It was never completely clear whether I was officially deported from Djibouti or merely kicked out. Either way, I probably … Continued
It was never completely clear whether I was officially deported from Djibouti or merely kicked out. Either way, I probably shouldn’t stamp my passport there anytime soon. Even before I went people couldn’t figure out why I was going. That included the Djiboutian official who issued my visa. “No one visits Djibouti, Mr. Peter. Why do you travel there?” he said.
I was going because Esquire was sending writer Kevin Fedarko and me to cover the khat trade. I’d been to the former French colony before, on assignment for National Geographic, so I knew about its strange combination of bureaucracy and lawlessness. I also knew about khat, which is impossible to miss there. Also known as qat, chat and miraa, the shrublike plant is grown in the highlands of Ethiopia and Kenya. Claimed to ease both the heat and one’s troubles, it’s an addictive stimulant that offers an intense rush followed by an introspective, sometimes hallucinogenic torpor. And a lot of people are on it. Around half the adult male population of Djibouti consumes khat, and many use it daily.
Another unique characteristic of khat is that it begins to lose its potency just 48 hours after it is picked. Consequently, in the Horn of Africa and the Arabian Peninsula, it is the one commodity that shows up on time. In war-torn spots like Somalia, the khat plane is the only one that doesn’t get shot at. Every day when the khat shipment lands in Djibouti City, it sparks a nationwide frenzy of distribution and consumption. In roughly 46 minutes each day, 11 tons of the leafy narcotic gets distributed across the tiny country. By 1:30 p.m. most users are into their first mouthful and feeling their oats. By 2 p.m., the country’s daily khat ration is gone and the decaying capital city descends into a somber, stoned daze.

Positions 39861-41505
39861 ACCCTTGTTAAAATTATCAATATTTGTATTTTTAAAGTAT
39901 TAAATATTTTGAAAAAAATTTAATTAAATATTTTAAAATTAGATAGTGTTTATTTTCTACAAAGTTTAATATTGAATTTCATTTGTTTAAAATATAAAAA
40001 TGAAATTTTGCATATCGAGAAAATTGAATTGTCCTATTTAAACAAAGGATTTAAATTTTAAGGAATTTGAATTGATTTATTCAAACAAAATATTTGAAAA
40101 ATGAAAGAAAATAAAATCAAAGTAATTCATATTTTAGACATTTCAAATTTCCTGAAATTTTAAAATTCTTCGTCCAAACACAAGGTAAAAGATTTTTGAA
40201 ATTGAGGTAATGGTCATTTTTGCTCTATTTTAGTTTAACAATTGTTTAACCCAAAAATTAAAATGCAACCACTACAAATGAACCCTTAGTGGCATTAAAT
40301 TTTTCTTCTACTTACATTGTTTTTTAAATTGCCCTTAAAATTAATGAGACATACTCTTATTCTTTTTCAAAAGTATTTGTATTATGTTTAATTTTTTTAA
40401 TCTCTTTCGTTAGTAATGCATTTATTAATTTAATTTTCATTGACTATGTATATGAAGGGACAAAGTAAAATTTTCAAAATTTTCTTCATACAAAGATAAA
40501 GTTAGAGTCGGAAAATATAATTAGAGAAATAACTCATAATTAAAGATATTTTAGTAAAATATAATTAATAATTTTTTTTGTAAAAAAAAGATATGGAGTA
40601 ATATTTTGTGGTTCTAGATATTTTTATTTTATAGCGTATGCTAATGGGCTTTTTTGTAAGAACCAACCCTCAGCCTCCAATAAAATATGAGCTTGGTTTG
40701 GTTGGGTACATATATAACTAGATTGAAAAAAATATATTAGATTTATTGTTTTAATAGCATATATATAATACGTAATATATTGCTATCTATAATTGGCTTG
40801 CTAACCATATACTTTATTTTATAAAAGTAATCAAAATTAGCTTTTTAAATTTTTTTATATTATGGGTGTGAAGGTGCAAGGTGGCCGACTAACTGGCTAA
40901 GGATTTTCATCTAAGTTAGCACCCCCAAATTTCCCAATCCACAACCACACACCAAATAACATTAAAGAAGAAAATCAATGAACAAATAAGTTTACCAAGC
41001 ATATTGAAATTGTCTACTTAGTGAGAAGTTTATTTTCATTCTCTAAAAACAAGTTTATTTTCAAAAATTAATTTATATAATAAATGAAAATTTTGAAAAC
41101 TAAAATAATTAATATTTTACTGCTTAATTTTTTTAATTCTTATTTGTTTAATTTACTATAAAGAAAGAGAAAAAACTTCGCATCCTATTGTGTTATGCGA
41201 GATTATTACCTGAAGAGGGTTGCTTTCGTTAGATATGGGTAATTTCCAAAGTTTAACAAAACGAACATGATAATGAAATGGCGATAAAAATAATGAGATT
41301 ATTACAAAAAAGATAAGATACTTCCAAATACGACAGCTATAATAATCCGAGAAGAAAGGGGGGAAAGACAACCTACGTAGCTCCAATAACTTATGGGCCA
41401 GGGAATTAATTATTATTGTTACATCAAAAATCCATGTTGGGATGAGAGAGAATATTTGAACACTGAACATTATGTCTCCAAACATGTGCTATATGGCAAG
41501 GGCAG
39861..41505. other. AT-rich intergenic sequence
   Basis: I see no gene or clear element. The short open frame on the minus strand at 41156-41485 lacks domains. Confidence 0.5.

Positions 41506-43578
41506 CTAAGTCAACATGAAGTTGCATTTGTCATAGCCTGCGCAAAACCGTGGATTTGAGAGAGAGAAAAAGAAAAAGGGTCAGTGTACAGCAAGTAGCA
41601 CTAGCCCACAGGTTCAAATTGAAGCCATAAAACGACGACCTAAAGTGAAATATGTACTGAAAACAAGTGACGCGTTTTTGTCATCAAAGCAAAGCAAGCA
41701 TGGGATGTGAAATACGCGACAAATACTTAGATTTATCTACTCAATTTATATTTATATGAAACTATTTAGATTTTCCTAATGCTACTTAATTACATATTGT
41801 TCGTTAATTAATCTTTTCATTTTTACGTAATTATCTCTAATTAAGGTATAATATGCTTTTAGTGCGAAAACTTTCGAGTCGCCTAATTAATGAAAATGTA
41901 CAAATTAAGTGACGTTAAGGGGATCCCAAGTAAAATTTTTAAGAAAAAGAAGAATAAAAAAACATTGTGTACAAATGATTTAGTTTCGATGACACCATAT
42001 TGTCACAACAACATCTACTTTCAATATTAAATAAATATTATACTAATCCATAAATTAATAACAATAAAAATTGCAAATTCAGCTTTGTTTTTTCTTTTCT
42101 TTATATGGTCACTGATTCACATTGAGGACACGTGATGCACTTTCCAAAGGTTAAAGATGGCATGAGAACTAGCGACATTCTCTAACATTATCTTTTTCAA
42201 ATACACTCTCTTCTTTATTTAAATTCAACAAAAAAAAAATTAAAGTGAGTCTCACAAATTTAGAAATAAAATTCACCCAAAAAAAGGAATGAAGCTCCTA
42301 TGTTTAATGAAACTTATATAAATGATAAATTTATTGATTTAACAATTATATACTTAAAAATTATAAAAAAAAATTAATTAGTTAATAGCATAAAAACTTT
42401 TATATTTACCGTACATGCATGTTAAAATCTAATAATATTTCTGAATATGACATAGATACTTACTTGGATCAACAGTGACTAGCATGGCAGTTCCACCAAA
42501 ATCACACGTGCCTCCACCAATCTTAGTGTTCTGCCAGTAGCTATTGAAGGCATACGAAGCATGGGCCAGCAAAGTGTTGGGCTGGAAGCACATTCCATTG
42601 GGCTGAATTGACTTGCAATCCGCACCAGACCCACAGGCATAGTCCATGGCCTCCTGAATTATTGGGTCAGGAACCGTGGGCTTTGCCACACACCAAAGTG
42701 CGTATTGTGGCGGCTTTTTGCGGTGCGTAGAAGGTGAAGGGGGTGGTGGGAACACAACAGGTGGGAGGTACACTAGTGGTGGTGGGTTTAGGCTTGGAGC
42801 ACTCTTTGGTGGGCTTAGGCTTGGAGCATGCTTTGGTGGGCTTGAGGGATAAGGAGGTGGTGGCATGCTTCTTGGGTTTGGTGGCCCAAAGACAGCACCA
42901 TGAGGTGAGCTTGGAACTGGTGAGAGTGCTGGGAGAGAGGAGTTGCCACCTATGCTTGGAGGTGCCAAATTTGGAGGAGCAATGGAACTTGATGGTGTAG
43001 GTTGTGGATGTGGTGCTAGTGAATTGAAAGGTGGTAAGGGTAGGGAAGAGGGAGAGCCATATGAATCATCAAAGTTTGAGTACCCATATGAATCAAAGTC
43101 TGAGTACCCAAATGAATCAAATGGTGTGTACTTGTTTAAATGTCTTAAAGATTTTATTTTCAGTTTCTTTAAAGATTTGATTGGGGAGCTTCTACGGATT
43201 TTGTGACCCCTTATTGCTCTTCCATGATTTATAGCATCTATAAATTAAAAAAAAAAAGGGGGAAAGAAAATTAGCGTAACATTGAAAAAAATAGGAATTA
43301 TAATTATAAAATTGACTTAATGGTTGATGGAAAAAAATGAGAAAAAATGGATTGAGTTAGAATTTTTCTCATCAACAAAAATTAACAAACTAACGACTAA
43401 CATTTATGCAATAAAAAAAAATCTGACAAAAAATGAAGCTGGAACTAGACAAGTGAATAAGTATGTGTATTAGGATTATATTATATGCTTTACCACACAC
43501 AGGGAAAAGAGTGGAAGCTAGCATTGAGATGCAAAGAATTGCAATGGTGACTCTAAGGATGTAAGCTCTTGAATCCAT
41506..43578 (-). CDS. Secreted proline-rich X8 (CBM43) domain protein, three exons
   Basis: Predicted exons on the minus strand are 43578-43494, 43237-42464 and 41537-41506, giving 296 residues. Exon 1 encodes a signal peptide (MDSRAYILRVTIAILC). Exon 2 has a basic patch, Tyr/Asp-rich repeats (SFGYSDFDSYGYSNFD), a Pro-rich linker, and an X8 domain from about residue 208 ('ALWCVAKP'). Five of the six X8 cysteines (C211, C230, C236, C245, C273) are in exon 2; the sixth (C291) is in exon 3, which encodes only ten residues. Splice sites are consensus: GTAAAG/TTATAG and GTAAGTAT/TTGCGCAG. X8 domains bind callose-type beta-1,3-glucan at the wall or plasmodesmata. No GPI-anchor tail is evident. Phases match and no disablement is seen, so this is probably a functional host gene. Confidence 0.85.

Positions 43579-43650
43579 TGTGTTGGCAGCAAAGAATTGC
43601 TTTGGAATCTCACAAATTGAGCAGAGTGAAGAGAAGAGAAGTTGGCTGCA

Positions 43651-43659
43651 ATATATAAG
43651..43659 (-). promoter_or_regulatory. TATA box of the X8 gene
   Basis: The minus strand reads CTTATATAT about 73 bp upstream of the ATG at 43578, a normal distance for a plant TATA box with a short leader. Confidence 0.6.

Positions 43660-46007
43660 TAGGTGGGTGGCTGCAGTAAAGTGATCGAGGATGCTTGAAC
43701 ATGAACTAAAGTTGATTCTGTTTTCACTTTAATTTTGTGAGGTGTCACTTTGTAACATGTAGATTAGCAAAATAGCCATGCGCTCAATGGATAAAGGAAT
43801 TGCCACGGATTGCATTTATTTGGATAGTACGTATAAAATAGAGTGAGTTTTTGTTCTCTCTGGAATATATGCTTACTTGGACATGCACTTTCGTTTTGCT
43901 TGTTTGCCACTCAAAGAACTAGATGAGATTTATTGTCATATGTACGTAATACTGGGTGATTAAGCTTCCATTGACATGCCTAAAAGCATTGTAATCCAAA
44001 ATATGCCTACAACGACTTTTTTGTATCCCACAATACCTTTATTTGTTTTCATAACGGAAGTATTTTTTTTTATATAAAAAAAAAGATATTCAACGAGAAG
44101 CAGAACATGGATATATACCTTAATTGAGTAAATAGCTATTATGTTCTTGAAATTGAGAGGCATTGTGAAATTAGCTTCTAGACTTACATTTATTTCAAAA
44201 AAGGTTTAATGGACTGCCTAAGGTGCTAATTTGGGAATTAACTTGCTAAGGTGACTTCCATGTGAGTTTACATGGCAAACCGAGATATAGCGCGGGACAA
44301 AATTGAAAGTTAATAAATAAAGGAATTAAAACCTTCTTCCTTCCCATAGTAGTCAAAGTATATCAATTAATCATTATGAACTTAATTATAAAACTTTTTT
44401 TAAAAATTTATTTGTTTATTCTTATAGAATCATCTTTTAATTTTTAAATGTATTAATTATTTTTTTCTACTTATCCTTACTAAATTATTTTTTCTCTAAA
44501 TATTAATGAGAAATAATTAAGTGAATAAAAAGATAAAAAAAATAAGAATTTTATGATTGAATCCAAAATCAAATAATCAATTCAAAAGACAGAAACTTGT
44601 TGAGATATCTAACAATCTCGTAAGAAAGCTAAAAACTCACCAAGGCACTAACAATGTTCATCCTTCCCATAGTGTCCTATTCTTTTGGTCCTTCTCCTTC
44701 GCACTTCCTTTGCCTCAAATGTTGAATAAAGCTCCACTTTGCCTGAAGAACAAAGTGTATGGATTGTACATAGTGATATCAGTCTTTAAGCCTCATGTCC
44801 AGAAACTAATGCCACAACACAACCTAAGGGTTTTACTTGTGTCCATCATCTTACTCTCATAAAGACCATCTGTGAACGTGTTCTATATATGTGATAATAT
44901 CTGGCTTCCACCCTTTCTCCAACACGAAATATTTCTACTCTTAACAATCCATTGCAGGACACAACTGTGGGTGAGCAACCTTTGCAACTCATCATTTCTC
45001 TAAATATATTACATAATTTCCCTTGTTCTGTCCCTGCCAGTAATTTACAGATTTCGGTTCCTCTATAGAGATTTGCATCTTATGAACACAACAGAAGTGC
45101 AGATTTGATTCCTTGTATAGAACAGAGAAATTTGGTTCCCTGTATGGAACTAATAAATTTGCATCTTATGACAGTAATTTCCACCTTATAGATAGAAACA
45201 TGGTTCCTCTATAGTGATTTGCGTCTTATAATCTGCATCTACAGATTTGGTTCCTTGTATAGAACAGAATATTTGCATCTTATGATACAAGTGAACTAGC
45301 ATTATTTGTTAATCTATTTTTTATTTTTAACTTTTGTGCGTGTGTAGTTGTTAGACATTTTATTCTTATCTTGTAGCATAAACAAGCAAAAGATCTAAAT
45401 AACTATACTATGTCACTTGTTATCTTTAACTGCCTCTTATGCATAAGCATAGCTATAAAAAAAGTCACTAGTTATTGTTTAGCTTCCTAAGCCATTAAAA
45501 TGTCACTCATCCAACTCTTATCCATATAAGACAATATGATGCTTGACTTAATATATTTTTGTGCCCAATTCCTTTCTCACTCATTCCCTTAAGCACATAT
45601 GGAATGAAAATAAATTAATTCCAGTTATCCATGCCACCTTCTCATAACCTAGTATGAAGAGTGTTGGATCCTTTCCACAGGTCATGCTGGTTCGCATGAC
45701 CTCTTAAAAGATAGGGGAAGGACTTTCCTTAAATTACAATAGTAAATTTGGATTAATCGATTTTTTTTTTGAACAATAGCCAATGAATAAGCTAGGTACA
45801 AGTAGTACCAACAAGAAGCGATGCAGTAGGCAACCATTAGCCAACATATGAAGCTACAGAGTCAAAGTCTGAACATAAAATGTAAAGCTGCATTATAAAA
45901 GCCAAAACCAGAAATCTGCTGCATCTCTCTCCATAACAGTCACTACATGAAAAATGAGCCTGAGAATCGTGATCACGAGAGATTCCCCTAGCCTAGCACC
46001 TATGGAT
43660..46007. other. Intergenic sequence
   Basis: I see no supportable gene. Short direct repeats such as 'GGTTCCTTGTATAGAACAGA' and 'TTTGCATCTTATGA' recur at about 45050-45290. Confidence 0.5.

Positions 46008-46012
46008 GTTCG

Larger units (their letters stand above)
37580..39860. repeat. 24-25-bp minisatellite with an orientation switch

Appropriately, Kevin and I arrived from Dire Dawa, Ethiopia on the khat plane itself, a 1966 DC-8 with a faded gorilla emblazoned on its tail. On landing, the khat distribution crew waiting on the tarmac nearly tore the plane apart in the scramble to get their prized foliage to market.
We spent our first afternoon securing official press papers from the Djiboutian trade authority. The smiling man who handed us our documents said, “Very good you here, you must brouter la salade [try the khat].” On the street, however, the atmosphere was decidedly less hospitable. The combination of poverty, drug use, unemployment, stifling heat, crumbling colonial architecture, rampant prostitution and various flavors of soldier was unsettling at best. Add to that a legion of screaming khat vendors and the world turning upside down for two hours every afternoon, and it’s a recipe for great pictures. Getting them, however, was far more difficult than I’d anticipated.
Despite (or perhaps because of) my press documents, clearly typed in Arabic and Somali, the khat traders despised me, afraid I was there to put a stop to their livelihood (despite its complete legality). Wherever I shot, I was attacked, sometimes with insults in Somali, other times with rocks, fists or even bags of khat. By day three I was paying young kids to watch my back.
By day four, paranoia had started to nibble at me. I sat in our hotel in an adrenaline eddy, steadying myself with deep breaths and internal monologue. “One foot in front of the other. Almost there. Clear off your cards. No freakouts.” I had recently changed from film to digital and was still working out my archival workflow. However, just as I started transferring the shots from one card onto my battery-powered hard drive, someone started pounding on our door. We heard agitated voices in the hall. Kevin opened it to find Abdul, a khat trader we had met, red-faced and frantic, backed by a much larger man we didn’t recognize. Abdul wanted us to go with him. “No problem! You bring camera. No problem! They look. No problem! We go now.” It was the least calming usage of the phrase “no problem” I’ve ever heard.